– They’re mine … Savings I kept at the post office.
– You’re a good son! Thank you…. No no! Go and put them back where they were.
“Why do you give me this mortification?” Said Cardello, his voice full of tears
-I accept you, for a few days-resumed the Piedmontese moved. -You are a good son! … The Mayor will have to give me the deposit, now that the first shipment of the cast iron pipes arrives; I received the warning last night.-
Precisely for those pipes there had been difficulties with customs.
The Piedmontese had to be absent, and as in the week they expected the visit of an engineer of the Province to observe the state of the excavation, and the work had been suspended until the contractor returned and the engineer’s arrival, Cardello remained alone at home , with all that clay, with the rota, with the oven and with the medicaments at his disposal taken immediately to mold jars, as he knew best, and cups, undoing and remaking those that seemed bad, and putting them in the sun to dry up soon. He wanted to show the Piedmontese that he, Cardello, was not a fool and that if, one day or another, he was put in charge of the tin-crockery factory, that place would have deserved it.
And while the jars and cups dried up in the sun-not even to do it in the mail, in those days the sun appeared at intervals from the clouds that cluttered the sky, nor did it breathe a wind that would have dried the clay almost as much as a ‘glimpse of sun! -Cardello prepared wood to heat the oven, and wandered the rooms clenching his fists, raising his eyes briefly to the ceiling just reflected that he would not know how to adjust for the dose of medicaments. And then the bottles were several; and when the Piedmontese had made the mixture he had had to go there, he no longer remembered for what, perhaps removed from the post by that for fear that he might seize the secret …. The book was there, on the desk, but he did not understand anything, as much as he read and reread …. That’s enough!
In the meantime it was first necessary to cook the jars and the cups.
Around the success of this operation he had no doubts whatsoever. In a small jar only a crack had occurred in the neck, perhaps because it was not dry …. But this was nothing.
The hard came now.
His hands were shaking and the bottle was shaking, pouring some of the contents into the basin with water, making a mixture at random, stirring it, adding a little bit of medicine to the other little bottle when it seemed to him that the liquid was not thick at sufficiency.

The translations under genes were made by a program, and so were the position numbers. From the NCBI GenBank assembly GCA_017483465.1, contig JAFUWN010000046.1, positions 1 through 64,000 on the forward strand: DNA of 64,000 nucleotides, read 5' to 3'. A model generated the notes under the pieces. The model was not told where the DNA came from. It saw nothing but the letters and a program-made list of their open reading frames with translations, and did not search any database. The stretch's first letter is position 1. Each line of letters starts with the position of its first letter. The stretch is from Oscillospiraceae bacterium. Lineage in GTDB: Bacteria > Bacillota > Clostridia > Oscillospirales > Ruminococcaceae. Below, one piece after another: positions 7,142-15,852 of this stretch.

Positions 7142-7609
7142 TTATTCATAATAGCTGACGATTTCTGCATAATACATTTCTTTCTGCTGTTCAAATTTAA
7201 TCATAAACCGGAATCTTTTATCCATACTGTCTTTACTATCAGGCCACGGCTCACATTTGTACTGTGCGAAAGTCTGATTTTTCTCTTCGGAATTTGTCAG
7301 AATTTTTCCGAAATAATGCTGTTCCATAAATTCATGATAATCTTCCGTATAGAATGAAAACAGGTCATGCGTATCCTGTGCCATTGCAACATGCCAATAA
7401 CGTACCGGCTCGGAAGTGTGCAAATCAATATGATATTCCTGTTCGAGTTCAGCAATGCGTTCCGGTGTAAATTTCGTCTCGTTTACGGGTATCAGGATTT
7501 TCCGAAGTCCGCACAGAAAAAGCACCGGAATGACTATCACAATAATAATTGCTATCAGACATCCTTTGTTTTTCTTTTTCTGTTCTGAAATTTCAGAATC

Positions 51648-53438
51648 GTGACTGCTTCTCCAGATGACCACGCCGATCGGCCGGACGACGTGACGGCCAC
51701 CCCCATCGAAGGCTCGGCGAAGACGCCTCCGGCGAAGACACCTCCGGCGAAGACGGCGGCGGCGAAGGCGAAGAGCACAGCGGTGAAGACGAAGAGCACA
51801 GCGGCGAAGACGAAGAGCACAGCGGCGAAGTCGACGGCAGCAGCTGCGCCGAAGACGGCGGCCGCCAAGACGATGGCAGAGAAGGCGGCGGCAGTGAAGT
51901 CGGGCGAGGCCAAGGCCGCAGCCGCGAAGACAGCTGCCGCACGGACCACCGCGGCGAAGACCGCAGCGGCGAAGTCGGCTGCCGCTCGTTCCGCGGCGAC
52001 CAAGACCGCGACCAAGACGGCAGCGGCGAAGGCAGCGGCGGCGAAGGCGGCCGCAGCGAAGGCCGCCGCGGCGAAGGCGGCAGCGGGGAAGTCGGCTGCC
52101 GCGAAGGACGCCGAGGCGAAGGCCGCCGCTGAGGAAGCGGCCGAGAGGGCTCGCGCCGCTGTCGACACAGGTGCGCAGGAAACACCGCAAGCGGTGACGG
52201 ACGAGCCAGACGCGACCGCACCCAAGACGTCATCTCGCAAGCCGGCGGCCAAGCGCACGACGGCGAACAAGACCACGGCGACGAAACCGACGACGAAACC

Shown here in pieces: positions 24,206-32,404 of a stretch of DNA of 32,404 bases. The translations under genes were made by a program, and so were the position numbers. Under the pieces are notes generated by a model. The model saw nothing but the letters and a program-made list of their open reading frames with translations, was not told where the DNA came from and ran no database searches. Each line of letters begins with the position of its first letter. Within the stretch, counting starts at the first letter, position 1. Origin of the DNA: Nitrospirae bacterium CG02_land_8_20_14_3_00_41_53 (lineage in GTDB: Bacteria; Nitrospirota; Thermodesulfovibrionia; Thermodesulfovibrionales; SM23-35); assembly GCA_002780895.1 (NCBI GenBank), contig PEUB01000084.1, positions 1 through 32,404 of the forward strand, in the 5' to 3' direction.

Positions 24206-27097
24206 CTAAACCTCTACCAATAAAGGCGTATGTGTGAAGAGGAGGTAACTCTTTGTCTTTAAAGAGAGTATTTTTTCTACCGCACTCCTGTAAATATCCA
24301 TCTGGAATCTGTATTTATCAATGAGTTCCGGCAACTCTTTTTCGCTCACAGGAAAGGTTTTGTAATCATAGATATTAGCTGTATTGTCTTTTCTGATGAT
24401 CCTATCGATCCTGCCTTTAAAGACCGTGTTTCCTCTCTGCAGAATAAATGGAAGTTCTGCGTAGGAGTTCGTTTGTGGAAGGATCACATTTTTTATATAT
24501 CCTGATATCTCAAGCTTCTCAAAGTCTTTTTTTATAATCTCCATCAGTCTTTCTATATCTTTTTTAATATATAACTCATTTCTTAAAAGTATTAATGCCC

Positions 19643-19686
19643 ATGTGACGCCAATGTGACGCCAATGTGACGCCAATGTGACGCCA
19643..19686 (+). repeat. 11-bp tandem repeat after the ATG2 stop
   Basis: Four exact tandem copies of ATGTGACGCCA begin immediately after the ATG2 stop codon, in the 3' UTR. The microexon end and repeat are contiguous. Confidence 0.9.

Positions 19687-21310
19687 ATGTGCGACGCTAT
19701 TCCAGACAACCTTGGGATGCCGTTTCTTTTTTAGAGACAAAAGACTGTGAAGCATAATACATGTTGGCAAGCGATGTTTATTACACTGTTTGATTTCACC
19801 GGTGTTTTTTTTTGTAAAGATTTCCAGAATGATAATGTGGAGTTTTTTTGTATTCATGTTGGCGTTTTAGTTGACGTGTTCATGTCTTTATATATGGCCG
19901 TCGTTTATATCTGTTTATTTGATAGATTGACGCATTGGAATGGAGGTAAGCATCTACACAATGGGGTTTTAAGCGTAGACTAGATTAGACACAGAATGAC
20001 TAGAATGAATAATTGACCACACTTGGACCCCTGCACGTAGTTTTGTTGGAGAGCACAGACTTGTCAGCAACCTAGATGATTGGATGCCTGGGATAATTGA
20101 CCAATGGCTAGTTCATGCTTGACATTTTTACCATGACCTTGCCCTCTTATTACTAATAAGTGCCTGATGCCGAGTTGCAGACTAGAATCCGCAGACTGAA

-Who knows what concoction I did! … –
And only now that he could not remedy it came to mind the reflection that perhaps had spoiled the expensive thing, and that the Piedmontese, on his return, would not have forgiven his imprudence.
“Now, it’s done!” He exclaimed: “You will pay, if ever, with a hundred lire.
He began to place the well-dried jars in the upper part of the oven, as he had seen the master do, and set fire to the wood, continuously feeding the flame, his heart pounding with anxiety, praying with folded hands:
-Madonna Santa, help me! –
Eighteen hours of fire, of continuous emotion; and even fasting!
In the evening he threw himself on the bed, exhausted, having eaten only two bites of bread with some cheese, and drank a glass of water.
He had slept so deeply that, waking up, he did not remember well what he had done the day before; then, in his shirt and underpants, barefoot, he had rushed into the room of the already cold oven, and, almost not breathing, with convulsive hands, had pulled out one of the jars.
He was! He did not believe his eyes! Instead of dark green, speckled with black, the vase was iridescent, with reflections of very pale green, with veins that, according to the light, appeared dark red, iridescent gold. The neck crack had disappeared beneath the tin layer!
The other jar and the two cups, who knows why ?, had succeeded less beautiful; a few irises, a few veins of iridescent red gold, and large patches of chocolate, and of dirty gray. Cardello spent long hours almost in adoration before the marvelous vase. It seemed that the clever Piemontese in the first experiment had not wanted to use the more expensive drugs, contenting himself with obtaining that dark green speckled with black, so as to persuade himself if he would succeed.
“What do you mean?” Asked Cardello.
But the sight of the jar consoled him in advance of all the scoldings, and also of the possible fury of the Piedmontese, which was usually cold, serious, but, if it mounted in a beast, it became intractable.
Cardello hastened to make all traces of the operations done disappear; he threw away the mixture of medicines, put the bottles back in the box so that he could not immediately see that they had been used; he hid the jars and the two cups in a trunk, and waiting for the Piemontese’s return, he shrugged, repeating:
Now-! … –
And he could not help himself from adding a smile of satisfaction:
-In the meantime my jar is much nicer than his!